About these ads

#481: My parents acquired a friend for me (with a gross, moldy congealed side of stalking).

Mr. Collins & Lizzie Bennet from Joe Wright adaptation of Pride & Prejudice

At least they aren’t trying to get you to marry him…yet.

Dear Captain Awkward,

My problem boils down to this: can I say no, or do I have to be polite? 

I’m not a social person. I don’t have friends at the moment. The reasons for that are many –mostly boiling down to living at home again while I look for a job. At school, I had close friends I still talk to over the internet, but until I get a more permanent job with fixed hours I don’t have a pool of people I can talk to in a neutral space where I can happily make friends. I’m fine with that. But my parents believe friends = happiness.

My parents recently hired a 20-year-old decorator (I’m 23) and the three of them think that we should be friends. Apparently he saw my books and “knew” he could have an intelligent conversation with me, which he can’t get from his other friends. He also thought it would be nice for me to have someone who would ask how my day went. I said no.

From what I’ve seen and what my parents have said, he seems like a good guy. He’s intelligent, has had a pretty crap life so far, and what he’s made for himself despite that is impressive. He also has ADHD and a tendency to talk and talk and talk, which is exhausting. It seems like the biggest plus point in his favour with my parents is that they sympathise with him.

He calls me by my family nickname instead of my actual name, although I’ve asked him not to. He makes jokes about my quietness (usually the typical “you never shut up, do you?” and “can’t get a word in edgeways around her!”) that I can’t respond to with anything but silence. He phones once or twice a day; I refused to give him my number so he calls the house. He’s turned up on the doorstep unannounced twice. And I don’t know if this is normal behaviour or not. Very few of my friends ever came round to my house. But I feel unsafe when alone there. I’m constantly on alert in case he appears.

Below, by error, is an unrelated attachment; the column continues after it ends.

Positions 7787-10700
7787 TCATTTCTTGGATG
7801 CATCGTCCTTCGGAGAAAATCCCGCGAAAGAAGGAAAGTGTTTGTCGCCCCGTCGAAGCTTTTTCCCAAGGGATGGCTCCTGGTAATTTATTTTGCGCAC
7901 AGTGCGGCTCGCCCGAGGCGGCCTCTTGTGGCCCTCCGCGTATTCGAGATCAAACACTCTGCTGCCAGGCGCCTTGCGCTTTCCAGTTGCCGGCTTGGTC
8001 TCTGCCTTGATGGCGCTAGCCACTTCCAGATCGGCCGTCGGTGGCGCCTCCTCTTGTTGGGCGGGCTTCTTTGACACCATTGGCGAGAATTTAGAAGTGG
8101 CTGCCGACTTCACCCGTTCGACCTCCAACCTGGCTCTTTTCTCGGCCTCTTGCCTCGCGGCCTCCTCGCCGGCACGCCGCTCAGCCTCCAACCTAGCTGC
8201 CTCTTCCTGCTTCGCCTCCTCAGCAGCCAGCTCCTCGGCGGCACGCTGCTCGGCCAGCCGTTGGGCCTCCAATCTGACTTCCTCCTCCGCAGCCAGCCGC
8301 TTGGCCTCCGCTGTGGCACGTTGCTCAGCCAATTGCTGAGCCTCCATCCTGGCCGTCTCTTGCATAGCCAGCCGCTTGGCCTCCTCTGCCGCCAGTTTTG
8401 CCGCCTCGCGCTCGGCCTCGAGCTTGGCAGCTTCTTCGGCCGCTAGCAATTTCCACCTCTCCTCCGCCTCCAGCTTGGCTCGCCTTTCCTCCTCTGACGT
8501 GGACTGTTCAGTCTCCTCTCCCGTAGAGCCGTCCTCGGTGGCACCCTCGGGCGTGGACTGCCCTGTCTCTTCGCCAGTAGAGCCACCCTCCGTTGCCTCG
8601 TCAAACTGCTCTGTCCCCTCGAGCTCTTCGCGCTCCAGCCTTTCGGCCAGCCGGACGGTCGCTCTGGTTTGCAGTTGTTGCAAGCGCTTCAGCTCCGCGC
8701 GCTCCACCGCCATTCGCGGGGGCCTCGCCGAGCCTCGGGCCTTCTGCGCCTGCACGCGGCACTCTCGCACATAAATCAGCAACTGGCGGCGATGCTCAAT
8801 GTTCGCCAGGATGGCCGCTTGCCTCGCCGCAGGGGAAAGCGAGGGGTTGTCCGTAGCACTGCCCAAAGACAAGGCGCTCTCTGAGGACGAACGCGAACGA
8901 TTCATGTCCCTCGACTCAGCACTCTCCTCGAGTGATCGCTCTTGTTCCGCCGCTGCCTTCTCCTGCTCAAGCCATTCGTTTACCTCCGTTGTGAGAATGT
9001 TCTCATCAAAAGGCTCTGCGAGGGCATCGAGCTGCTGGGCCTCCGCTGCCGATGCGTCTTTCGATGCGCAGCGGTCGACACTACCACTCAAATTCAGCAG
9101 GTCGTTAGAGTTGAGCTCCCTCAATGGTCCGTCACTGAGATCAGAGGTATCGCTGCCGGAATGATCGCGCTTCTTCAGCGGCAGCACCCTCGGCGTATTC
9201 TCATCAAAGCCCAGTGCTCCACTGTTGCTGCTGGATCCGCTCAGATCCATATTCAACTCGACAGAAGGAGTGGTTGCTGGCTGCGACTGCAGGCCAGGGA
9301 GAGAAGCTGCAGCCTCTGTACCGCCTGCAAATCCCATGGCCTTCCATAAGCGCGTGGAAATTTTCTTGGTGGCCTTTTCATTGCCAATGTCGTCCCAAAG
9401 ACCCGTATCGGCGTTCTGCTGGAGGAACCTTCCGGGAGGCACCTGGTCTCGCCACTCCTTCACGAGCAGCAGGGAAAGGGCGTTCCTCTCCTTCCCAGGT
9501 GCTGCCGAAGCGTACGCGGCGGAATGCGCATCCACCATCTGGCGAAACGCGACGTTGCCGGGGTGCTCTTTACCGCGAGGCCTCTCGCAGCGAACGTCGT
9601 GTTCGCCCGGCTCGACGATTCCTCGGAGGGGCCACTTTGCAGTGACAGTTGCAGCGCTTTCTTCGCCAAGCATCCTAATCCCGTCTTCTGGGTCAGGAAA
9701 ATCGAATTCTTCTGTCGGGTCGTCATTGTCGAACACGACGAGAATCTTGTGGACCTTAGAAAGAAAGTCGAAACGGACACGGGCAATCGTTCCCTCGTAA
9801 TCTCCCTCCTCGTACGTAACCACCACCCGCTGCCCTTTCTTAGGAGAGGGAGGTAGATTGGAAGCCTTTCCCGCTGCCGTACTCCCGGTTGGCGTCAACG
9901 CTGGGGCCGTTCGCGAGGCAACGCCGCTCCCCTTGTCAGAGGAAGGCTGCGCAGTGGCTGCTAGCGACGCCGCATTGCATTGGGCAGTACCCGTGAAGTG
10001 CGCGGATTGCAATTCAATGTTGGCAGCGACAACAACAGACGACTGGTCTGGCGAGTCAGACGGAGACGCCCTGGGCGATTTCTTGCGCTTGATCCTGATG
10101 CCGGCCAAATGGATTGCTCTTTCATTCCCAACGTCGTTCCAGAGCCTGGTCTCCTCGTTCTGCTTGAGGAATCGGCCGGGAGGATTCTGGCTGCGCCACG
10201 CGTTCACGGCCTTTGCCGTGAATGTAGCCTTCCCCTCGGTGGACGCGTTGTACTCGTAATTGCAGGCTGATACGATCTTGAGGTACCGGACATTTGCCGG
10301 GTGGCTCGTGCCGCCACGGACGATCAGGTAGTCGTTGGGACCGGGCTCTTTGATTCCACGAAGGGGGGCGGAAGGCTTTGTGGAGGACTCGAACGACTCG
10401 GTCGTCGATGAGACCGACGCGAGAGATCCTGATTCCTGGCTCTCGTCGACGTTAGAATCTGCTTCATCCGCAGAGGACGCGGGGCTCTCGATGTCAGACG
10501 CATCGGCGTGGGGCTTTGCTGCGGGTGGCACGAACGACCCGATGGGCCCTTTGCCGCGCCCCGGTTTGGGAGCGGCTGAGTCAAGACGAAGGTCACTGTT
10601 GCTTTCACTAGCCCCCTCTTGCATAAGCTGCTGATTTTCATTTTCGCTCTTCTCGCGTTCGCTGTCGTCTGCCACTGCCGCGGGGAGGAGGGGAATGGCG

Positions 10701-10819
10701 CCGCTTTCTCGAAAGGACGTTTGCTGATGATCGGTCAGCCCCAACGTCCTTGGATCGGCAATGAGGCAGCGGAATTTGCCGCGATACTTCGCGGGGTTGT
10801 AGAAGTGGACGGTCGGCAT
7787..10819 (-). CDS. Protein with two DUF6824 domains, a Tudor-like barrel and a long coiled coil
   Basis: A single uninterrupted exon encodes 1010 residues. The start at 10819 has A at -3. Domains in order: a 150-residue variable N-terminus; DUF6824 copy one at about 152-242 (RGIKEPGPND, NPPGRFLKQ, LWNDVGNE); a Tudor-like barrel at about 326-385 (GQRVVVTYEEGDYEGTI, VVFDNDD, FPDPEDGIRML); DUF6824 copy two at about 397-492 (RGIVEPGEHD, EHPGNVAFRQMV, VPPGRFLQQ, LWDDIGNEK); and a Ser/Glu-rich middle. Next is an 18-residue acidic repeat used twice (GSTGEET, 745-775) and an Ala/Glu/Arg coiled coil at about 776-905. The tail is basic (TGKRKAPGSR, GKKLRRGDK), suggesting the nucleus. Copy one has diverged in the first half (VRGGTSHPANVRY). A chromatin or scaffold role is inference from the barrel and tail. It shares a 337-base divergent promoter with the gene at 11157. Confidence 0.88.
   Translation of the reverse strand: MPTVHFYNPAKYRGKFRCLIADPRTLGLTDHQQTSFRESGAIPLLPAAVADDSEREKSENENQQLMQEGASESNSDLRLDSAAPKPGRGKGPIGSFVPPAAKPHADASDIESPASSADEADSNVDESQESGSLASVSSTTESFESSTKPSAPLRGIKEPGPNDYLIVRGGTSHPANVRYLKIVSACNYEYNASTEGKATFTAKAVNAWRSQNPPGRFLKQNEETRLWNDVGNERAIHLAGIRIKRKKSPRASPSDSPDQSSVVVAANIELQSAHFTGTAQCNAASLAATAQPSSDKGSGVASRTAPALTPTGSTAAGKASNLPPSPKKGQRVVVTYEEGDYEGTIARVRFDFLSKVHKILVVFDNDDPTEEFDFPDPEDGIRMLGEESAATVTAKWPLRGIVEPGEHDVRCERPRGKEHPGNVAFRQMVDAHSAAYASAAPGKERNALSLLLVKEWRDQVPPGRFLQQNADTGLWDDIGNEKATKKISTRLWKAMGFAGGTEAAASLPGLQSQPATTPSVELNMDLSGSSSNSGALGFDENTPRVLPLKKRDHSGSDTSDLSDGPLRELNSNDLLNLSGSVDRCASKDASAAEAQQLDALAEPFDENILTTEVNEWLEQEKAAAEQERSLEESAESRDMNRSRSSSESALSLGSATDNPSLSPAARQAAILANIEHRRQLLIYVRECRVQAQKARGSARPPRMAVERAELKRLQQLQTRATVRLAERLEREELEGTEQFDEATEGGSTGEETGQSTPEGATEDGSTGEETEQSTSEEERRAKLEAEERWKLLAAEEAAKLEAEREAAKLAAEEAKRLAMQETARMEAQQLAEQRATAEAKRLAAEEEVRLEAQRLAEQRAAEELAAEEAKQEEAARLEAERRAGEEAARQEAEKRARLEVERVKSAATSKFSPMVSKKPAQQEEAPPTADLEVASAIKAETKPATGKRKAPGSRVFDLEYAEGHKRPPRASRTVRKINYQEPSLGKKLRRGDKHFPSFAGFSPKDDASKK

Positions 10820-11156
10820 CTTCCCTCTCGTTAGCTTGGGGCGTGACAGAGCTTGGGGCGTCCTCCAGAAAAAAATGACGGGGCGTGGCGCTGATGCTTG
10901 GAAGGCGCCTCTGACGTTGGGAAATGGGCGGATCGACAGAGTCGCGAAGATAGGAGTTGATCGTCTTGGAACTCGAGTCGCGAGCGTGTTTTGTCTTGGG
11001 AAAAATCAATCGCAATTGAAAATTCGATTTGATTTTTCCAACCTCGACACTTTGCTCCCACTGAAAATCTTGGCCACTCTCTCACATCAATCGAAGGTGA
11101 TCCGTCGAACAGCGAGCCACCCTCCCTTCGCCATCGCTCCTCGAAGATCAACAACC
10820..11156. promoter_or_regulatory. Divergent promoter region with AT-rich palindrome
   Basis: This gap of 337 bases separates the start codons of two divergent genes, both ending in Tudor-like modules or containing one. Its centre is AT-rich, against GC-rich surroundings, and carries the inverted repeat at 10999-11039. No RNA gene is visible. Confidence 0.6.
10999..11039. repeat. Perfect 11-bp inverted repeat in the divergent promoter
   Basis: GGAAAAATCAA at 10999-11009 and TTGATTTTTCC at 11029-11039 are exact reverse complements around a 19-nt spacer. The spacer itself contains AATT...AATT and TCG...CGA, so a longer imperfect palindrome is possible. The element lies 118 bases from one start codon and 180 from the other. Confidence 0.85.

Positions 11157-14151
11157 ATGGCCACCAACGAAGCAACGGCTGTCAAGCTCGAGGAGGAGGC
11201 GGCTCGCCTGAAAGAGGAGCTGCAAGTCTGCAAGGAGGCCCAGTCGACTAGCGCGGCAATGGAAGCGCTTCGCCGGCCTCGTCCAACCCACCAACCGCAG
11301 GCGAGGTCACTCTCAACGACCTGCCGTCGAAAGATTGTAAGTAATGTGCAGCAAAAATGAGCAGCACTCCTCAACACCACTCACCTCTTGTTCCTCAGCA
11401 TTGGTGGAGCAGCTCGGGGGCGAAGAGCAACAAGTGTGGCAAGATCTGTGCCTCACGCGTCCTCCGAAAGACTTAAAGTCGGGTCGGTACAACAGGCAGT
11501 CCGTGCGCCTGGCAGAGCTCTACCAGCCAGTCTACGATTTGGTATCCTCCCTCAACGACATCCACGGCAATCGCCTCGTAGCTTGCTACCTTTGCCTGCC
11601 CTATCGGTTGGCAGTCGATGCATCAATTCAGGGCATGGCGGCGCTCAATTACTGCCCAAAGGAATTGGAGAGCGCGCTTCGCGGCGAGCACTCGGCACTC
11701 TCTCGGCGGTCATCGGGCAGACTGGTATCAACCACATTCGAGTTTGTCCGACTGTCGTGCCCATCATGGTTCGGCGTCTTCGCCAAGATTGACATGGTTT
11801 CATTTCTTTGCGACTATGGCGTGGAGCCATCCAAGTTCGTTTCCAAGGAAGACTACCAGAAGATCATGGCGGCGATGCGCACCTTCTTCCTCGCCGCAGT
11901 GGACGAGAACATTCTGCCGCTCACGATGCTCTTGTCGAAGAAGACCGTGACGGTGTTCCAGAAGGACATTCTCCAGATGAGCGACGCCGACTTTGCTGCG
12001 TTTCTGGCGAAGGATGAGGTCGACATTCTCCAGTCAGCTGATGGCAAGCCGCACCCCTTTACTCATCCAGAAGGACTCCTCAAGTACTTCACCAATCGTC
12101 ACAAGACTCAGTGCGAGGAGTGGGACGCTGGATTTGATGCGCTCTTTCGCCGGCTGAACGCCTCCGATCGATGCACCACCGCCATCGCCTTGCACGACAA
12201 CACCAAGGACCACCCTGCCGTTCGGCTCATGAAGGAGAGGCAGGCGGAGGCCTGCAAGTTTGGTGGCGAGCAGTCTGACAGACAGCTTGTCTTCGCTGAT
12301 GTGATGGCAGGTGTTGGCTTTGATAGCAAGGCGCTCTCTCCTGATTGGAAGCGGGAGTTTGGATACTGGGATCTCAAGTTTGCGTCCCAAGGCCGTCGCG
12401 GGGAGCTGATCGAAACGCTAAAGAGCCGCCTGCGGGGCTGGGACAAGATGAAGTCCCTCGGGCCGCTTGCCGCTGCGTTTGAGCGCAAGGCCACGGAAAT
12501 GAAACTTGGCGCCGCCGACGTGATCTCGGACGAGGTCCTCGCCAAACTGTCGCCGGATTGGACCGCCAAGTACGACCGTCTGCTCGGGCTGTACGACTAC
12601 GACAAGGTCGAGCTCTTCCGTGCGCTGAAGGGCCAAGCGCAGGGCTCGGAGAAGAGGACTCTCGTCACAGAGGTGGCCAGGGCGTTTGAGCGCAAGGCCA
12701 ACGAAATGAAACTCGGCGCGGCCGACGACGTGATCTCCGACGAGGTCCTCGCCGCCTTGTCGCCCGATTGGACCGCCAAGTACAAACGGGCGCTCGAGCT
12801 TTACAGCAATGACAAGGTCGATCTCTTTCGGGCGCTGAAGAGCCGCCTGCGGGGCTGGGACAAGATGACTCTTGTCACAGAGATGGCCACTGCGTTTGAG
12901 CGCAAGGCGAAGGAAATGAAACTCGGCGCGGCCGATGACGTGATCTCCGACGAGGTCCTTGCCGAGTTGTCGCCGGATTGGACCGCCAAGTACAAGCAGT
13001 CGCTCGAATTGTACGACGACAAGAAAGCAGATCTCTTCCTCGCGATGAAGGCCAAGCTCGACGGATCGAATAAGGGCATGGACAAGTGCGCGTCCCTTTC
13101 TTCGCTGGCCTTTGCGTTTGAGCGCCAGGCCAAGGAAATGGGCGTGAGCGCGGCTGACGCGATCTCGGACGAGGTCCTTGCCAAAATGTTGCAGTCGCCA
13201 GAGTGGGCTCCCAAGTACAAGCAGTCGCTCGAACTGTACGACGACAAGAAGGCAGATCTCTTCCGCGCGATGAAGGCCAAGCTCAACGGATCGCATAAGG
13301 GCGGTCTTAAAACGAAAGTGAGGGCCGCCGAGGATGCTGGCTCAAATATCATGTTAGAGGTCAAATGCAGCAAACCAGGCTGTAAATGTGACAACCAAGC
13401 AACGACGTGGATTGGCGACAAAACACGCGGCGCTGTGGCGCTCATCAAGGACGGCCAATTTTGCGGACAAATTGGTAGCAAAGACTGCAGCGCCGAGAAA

So I avoid him and then feel bad, because he’s just very enthusiastic and he can’t help his ADHD. Why should I judge him for that? I think I’m being paranoid, picky, or a sullen, uncommunicative, ungrateful cow towards a young man who just wants to be friends. I know I’m probably abnormal for not wanting to make friends right now, and I shouldn’t be so fussy, but I really, really don’t want to spend time with this man. 

So – what can I do?

Probably In The Wrong

Mr. Collins from the BBC adaptation of Pride & PrejudiceDear Probably:

I don’t think you are even a little bit in the wrong. There are situations when close friends “just drop by” each other’s houses (and in college when house = dorm room, that is much more likely) but it’s not normal for someone you just met, and calling twice/day is definitely way too often!

And do you want to know why it is way too often?

I mean, there is no objective standard for measuring these things.

I mean, some friends somewhere probably call/text/gchat each other more than once a day and everyone has a different idea of what “normal” is.

He is calling/dropping by way too often because it is too often for you. And the correct barometer for measuring whether this amount of contact is too much is your personal subjective feeling that it is too much. That is in fact the only correct way to measure this.

There is also only exactly one compelling argument or deciding factor in the whole “should this guy and I be friends?” question.

That factor is not whether your parents feel bad about you missing friends from school and trying to set you up.

That factor is not whether your parents went to some trouble and meant this whole thing kindly.

That factor is not how this guy felt when he saw your books, or the effort he has put into becoming friends, or how much he’d like to become friends.

That factor is not whether rejection would make him sad or hurt his feelings, or fuck up your parents decorating schemes.

That factor is: Do you like this guy and want to be friends with him? It sounds like you don’t. Then “No, I don’t” is the only acceptable answer, reason, argument that anyone should need to end this thing that is making you feel stressed and unsafe.